Fire Sprinkler systems for fires save lives. Standard spray sprinklers are used to put out fires by chilling and wetting surfaces to remove fuel sources and stop flashover, which is when everything in a room suddenly ignites when it reaches the autoignition temperature. This is furthered by some sprinkler types in particular systems, which are built to completely put out a fire in more difficult situations like storage facilities.

Question #1 – Recirculating Flowmeter with multiple Fire Pumps. Can a system utilizing multiple pumps have the discharge from the flowmeter recirculated to the fire pump(s) suction line?

In a system that has multiple fire pumps, a single flow meter connected to the water supply of the fire pumps can be used. NFPA 20, 2016 edition, Section states that the outlet shall be utilized to test the pump and suction supply and ascertain that the system is working in accordance with the design when water consumption or discharge is prohibited for the period of the test indicated in Chapter 14. Diagrams for this configuration are provided in Section A. and Figure A. The image below shows three parallel fire pumps, one with a flow metre, and a bypass to the fire pump’s water supply.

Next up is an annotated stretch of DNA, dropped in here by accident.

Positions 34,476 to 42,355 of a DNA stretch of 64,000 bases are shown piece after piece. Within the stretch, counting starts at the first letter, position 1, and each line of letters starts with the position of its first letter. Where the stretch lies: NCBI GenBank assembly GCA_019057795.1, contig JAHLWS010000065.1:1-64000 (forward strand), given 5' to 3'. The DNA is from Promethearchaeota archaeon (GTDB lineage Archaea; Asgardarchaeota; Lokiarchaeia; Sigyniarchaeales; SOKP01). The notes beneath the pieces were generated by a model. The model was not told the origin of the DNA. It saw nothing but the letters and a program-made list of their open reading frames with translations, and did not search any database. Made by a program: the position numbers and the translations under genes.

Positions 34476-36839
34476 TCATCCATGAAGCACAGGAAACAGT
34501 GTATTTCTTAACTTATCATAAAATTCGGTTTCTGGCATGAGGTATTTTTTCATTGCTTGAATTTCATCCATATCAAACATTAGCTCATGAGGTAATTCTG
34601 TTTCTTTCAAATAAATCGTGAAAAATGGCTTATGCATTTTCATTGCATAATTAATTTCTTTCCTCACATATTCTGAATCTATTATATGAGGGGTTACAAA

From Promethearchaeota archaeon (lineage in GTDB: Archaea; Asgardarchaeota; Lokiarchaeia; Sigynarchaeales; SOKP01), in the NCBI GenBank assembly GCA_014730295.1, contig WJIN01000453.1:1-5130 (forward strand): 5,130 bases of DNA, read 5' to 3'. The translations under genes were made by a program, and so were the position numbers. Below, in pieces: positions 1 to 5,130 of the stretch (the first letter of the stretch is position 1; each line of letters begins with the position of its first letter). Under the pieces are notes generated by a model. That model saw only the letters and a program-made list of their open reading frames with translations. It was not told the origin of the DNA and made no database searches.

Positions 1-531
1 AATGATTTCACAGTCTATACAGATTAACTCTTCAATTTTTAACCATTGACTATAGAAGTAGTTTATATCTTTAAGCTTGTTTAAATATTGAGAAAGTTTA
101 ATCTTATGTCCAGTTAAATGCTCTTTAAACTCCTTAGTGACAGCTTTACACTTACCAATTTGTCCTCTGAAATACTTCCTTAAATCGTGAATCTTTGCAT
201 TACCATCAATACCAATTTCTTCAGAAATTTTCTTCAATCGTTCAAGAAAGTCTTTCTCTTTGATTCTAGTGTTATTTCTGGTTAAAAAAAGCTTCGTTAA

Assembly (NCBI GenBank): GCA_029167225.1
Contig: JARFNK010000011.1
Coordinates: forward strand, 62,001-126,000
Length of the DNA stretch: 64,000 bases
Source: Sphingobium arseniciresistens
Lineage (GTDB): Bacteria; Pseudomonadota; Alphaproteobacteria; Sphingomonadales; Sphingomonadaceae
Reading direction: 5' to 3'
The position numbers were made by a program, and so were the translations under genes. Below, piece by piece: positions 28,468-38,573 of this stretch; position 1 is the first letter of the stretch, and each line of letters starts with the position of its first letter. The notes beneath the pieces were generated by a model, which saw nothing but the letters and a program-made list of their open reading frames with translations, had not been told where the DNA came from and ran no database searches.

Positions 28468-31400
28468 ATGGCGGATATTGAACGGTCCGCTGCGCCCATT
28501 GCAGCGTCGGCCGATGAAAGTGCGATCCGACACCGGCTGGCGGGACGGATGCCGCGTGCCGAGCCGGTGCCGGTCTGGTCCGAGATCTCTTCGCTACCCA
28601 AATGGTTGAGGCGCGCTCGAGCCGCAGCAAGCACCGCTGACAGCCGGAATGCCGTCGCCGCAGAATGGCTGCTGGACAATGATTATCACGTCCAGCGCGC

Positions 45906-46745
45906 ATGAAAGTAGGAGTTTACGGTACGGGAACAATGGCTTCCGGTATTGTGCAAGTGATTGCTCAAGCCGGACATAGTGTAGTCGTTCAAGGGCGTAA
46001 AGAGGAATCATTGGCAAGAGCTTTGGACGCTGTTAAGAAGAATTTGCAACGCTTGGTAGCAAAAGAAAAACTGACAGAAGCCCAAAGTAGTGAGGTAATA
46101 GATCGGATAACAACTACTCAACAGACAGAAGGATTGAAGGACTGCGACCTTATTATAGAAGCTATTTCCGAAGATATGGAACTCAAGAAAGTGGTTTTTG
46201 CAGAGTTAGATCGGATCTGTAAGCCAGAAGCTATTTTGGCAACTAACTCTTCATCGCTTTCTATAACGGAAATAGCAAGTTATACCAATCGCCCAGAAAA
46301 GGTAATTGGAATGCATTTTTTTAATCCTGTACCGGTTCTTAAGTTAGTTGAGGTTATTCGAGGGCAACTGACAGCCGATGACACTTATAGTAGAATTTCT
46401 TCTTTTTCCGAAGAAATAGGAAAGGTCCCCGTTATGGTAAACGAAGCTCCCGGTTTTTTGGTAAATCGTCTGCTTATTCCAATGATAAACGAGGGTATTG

Question #2 – Open Stairs not in Stairwells. In accordance with the 2016 edition of NFPA 13, is the stairway protection criteria found in section 8.15.3 applicable to open stairs that are not in a shaft?

The rules of Section 8.15.3, labelled “Stairways,” do not apply to stairways that are not enclosed in shafts. Instead, and other general obstruction laws would be in effect. According to this rule, sprinklers must be put in under fixed objects with a width of more than 4 feet.   Even though section 8.15.3’s title is just “Stairways,” this part also applies to steps that are contained in shafts.  The sprinkler protection requirements for open stairs were the subject of a proposal by NFSA for the 2013 Edition of NFPA 13. In accordance to the explanation provided by the committee, open stairs are “addressed under the obstruction rules or as a continuation of the ceiling sprinkler spacing depending on configuration.” The request for permission was refused.

Question #3 – Clearance to Storage for ESFR Sprinklers beneath Wide Obstructions

A row of ESFR sprinklers beneath a duct exceeding 24 in. width is necessary per Section of the 2013 edition of NFPA 13.